LITTLE ANGELS


I’ve met lots of little angels in my life. Guardians that just sort of appear at the right time, in the perfect moment, and/or for a reason. This weekend I felt surrounded by them. Perhaps it’s because I needed a lot of help, or a simple reminder that life isn’t meant to journey alone.

Don’t even get me started about how difficult it is to use some of the computerized luggage lockers inside Seoul’s Metro system. Thankfully, with the aid of two random foreigners, I managed to shove my suitcase inside one yesterday. Getting it out would’ve been a different story, if it weren’t for another little angel today.

I must have walked several miles yesterday, in search of my next destination in Gangnam, Seoul. The directions I had were absolutely ridiculous, or my bearings were a bit off. Either way I had to stop and ask for help.

A nice barista came to my rescue with caffeine, and a detailed drawing. Koreans seem to really enjoy making maps. I’ve received some pretty amazing sketches during my time here. She knew exactly what I needed, and where to go—a little jolt and a direction to bolt.

While out and about last night, some friends and I ran into a group of Korean men at a batting cage in Sinchon, Seoul. All were very intoxicated, as is usually the case with groups of Korean men late at night. One randomly gave me his business card. On the back it said, “While there’s life, there’s hope.”

I like that. ‘While there’s life, there’s hope.’ As long as you’re living, never cease to hope for something more, something better—something. Coincidentally, I just stumbled upon the same quote in my daily planner for next Monday, May 7, 2012.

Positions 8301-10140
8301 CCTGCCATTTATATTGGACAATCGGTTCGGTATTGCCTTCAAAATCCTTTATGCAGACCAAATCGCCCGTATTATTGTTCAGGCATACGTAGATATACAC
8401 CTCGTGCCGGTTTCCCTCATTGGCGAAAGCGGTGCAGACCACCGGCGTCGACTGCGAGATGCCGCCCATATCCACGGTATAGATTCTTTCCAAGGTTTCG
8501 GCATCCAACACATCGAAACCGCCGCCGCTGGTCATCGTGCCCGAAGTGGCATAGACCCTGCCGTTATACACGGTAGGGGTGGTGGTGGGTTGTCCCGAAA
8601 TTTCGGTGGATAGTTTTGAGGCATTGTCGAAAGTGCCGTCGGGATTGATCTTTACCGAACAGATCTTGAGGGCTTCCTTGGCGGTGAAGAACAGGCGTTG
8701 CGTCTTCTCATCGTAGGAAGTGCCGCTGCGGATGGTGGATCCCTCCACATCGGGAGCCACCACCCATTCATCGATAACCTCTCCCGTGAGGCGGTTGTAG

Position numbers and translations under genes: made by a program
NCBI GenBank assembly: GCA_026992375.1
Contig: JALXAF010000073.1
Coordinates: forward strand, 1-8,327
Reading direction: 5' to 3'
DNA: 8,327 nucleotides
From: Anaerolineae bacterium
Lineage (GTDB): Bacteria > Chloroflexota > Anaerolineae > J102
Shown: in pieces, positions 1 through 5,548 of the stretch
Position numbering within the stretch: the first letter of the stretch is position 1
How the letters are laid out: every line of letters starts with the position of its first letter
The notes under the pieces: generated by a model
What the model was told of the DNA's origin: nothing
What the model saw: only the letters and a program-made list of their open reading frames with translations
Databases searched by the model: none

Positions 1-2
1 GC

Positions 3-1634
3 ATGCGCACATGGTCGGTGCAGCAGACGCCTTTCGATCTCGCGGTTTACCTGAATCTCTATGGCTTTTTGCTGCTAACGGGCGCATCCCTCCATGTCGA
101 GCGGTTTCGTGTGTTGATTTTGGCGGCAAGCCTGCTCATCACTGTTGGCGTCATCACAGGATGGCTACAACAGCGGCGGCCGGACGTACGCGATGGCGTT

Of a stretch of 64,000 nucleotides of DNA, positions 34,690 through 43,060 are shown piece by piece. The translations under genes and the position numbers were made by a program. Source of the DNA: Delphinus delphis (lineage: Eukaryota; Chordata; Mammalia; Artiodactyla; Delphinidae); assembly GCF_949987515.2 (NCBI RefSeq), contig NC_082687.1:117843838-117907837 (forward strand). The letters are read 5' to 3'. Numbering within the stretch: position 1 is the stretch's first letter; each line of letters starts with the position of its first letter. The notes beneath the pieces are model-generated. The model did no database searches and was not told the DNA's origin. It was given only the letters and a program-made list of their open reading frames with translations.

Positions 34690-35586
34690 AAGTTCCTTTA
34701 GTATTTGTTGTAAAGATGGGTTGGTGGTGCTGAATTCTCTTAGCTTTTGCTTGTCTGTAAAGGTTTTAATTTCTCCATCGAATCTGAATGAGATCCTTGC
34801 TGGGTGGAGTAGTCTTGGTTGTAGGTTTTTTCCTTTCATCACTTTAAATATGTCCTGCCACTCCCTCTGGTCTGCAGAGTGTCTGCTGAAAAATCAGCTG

This afternoon I was running late for my bus departure from Seoul (not a big surprise, as I’m always late for everything). By the time I made it back to the luggage lockers at Honik University’s stop, every second mattered, and I had no idea how to get my stuff.

After desperately pushing a bunch of buttons, I turned around to see a young Korean woman standing behind me. I gestured for help, and she quickly retrieved my belongings. As I started to walk away, I looked back and noticed she was gone. She seemingly appeared out of nowhere, and disappeared just as fast.

I made it to Nambu Bus Terminal with about four minutes to spare. I ran inside, grabbed a bottle of water, weaved through masses of people, hopped on the bus, sat down in my seat, and took a deep breath as we pulled away.

All weekend I had to rely on other people to make it from one point to the next. I would've missed the bus if no one was around to assist me with getting my bag out of the luggage locker. Life isn’t meant to journey alone. Turn around. Ask (or gesture) for help when you need it. And be a little angel in someone else’s life when they need it.

2 comments :

  1. Leah R11:17 AM

    Just what I needed...words of wisdom today. Thanks Chase!

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    1. Thank you for joining my experience in South Korea, Leah!

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